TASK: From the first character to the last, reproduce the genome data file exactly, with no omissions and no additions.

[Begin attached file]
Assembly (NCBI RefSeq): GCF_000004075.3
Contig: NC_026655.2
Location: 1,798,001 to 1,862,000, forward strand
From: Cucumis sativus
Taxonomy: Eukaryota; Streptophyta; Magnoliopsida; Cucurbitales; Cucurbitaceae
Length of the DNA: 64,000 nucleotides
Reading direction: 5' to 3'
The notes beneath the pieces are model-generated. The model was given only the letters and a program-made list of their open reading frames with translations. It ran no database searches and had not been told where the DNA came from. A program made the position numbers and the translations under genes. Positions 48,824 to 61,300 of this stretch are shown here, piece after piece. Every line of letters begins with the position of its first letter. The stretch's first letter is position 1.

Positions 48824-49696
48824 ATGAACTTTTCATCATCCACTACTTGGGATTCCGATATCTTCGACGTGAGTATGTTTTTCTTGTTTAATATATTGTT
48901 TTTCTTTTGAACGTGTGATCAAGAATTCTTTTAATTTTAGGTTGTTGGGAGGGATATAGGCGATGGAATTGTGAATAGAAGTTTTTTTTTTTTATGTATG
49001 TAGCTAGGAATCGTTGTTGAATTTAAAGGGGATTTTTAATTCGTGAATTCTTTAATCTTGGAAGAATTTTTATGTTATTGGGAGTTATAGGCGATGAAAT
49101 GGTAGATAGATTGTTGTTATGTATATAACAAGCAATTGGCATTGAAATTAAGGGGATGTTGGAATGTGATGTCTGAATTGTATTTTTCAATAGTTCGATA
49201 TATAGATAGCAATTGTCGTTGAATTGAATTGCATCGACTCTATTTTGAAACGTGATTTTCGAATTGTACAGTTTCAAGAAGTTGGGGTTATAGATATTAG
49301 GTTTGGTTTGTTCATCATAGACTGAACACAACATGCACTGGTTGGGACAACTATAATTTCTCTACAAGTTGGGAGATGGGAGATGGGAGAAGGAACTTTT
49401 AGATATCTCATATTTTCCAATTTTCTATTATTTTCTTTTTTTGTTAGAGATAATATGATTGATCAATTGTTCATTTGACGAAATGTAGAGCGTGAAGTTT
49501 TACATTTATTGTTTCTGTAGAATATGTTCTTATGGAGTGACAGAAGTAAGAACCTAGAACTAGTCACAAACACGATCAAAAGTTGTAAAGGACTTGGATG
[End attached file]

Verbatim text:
Assembly (NCBI RefSeq): GCF_000004075.3
Contig: NC_026655.2
Location: 1,798,001 to 1,862,000, forward strand
From: Cucumis sativus
Taxonomy: Eukaryota; Streptophyta; Magnoliopsida; Cucurbitales; Cucurbitaceae
Length of the DNA: 64,000 nucleotides
Reading direction: 5' to 3'
The notes beneath the pieces are model-generated. The model was given only the letters and a program-made list of their open reading frames with translations. It ran no database searches and had not been told where the DNA came from. A program made the position numbers and the translations under genes. Positions 48,824 to 61,300 of this stretch are shown here, piece after piece. Every line of letters begins with the position of its first letter. The stretch's first letter is position 1.

Positions 48824-49696
48824 ATGAACTTTTCATCATCCACTACTTGGGATTCCGATATCTTCGACGTGAGTATGTTTTTCTTGTTTAATATATTGTT
48901 TTTCTTTTGAACGTGTGATCAAGAATTCTTTTAATTTTAGGTTGTTGGGAGGGATATAGGCGATGGAATTGTGAATAGAAGTTTTTTTTTTTTATGTATG
49001 TAGCTAGGAATCGTTGTTGAATTTAAAGGGGATTTTTAATTCGTGAATTCTTTAATCTTGGAAGAATTTTTATGTTATTGGGAGTTATAGGCGATGAAAT
49101 GGTAGATAGATTGTTGTTATGTATATAACAAGCAATTGGCATTGAAATTAAGGGGATGTTGGAATGTGATGTCTGAATTGTATTTTTCAATAGTTCGATA
49201 TATAGATAGCAATTGTCGTTGAATTGAATTGCATCGACTCTATTTTGAAACGTGATTTTCGAATTGTACAGTTTCAAGAAGTTGGGGTTATAGATATTAG
49301 GTTTGGTTTGTTCATCATAGACTGAACACAACATGCACTGGTTGGGACAACTATAATTTCTCTACAAGTTGGGAGATGGGAGATGGGAGAAGGAACTTTT
49401 AGATATCTCATATTTTCCAATTTTCTATTATTTTCTTTTTTTGTTAGAGATAATATGATTGATCAATTGTTCATTTGACGAAATGTAGAGCGTGAAGTTT
49501 TACATTTATTGTTTCTGTAGAATATGTTCTTATGGAGTGACAGAAGTAAGAACCTAGAACTAGTCACAAACACGATCAAAAGTTGTAAAGGACTTGGATG